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Thursday, July 9, 2020

WWU Students for zero waste: Haste makes waste

By Michael Nguyen

Have you ever asked for no straw while grabbing a coffee? This was one of the many tips from the new club on campus, WWU Students for Zero Waste.

The club met for the first time in Arntzen Hall, room 12, at 3 p.m., on Tuesday, Oct. 3, which will also be the time and place for weekly meetings until further notice.

Gwen Larned, Zero Waste Western coordinator, broke the ice by asking the classroom, “What do you feel bad about throwing away?” Answers varied from product packaging, plastics, cups, containers to electronics. Even a few trash puns found their way into the fray.

“Straws … they really suck,” said Alice Ryan, a prospective new member.

According to nonprofit Keep America Beautiful, the average American generates 4.4 pounds of trash a day, contributing to 258 million tons of trash the United States produces a year. In 2014, American communities recycled and composted about 35 percent of solid waste, which reduced waste by 89 million tons.

“Living zero waste doesn’t fix the system,” Larned said. “It’s a demonstration against the system.”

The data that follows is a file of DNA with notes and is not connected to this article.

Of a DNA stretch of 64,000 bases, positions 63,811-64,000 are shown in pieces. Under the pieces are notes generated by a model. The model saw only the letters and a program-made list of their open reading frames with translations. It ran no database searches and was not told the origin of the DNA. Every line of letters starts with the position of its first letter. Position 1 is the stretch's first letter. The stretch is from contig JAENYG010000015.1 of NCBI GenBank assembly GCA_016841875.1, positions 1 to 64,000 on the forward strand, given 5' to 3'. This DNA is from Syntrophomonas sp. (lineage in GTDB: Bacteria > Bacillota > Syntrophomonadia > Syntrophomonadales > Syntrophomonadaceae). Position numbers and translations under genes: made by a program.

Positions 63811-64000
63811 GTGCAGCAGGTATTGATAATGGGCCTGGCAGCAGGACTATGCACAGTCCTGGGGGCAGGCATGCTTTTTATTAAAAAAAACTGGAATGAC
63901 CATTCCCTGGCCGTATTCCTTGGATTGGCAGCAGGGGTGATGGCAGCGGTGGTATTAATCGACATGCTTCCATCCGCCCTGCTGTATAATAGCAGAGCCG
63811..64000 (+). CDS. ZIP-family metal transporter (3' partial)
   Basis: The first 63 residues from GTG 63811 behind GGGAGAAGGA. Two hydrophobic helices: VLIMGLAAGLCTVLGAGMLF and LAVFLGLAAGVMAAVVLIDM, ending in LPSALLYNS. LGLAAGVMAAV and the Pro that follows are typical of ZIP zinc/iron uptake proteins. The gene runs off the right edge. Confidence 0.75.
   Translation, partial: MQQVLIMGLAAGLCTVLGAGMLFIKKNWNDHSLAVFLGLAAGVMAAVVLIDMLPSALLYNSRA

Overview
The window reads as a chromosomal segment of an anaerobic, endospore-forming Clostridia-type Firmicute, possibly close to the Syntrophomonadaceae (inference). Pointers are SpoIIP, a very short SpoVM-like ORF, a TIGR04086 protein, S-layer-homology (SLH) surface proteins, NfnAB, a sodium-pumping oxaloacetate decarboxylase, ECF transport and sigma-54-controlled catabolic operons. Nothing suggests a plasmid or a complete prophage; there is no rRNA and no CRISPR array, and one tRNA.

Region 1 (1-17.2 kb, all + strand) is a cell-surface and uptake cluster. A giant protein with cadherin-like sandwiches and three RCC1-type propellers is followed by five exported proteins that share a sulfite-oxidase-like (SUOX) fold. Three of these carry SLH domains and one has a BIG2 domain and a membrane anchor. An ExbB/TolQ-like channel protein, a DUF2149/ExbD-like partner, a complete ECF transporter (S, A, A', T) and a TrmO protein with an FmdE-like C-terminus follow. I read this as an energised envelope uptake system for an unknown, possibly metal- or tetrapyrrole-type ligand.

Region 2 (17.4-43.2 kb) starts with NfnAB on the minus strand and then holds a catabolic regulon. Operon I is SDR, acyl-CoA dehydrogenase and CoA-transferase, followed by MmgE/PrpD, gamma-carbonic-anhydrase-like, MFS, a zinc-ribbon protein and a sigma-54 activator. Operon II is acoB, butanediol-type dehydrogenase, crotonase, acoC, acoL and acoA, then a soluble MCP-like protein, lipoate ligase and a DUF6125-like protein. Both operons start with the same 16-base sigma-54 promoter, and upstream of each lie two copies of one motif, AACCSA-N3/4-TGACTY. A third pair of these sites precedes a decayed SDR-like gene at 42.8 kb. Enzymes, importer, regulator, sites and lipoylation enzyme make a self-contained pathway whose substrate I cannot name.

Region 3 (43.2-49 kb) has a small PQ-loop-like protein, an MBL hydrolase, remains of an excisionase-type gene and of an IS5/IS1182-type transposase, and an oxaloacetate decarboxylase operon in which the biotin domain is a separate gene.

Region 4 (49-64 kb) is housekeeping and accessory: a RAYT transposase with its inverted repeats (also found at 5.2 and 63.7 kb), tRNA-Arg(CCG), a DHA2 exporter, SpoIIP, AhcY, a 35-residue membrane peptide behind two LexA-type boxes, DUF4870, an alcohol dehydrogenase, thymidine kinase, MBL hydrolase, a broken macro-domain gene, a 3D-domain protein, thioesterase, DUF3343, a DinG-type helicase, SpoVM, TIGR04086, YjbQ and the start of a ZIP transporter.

Tips on keeping minimal waste. // Photo by Michael Nguyen

During the meeting, talk consisted of eliminating disposable plastics and other one-time use items on campus. Issues like linear consumption, where at the end of an economic model waste is created, were also mentioned.

Words like respect, responsibility, resourcefulness, civic engagement, community and education were popcorned from members while brainstorming for the club’s mission and goals.

During the meeting, Larned mentioned landfills were only symptoms of a larger problem. Coming from Leavenworth, which she describes as beautiful but also a tourist trap, where visitors are not mindful of the impact waste has on the local area, played a huge part on why she got involved with issues of sustainability.

“The problem is the way that we produce the goods that we consume,” said Larned.

Molly Reetz, Zero Waste Western assistant, weighed in on what living zero waste means to her. Reetz said she views items as more resource-oriented, describing it as a story, considering variables that went into the creation and life of the item such as raw materials, packaging, amount of energy used, distance traveled and so on, then asking herself if she really needs it or not.

Reetz mentioned the term, “haste makes waste” referring to idea that the faster and more convenient something is, the more likely it is to produce waste of some sort.

“I view it as a story, and the longer the story the less I want to buy it,” said Reetz.

Chelsea Douglas, a member of the club, had some advice on going zero waste. She suggested reusing baggies or other items from home, and taking the time to enjoy that moment while letting yourself enjoy the feeling of taking responsibility for what you own.


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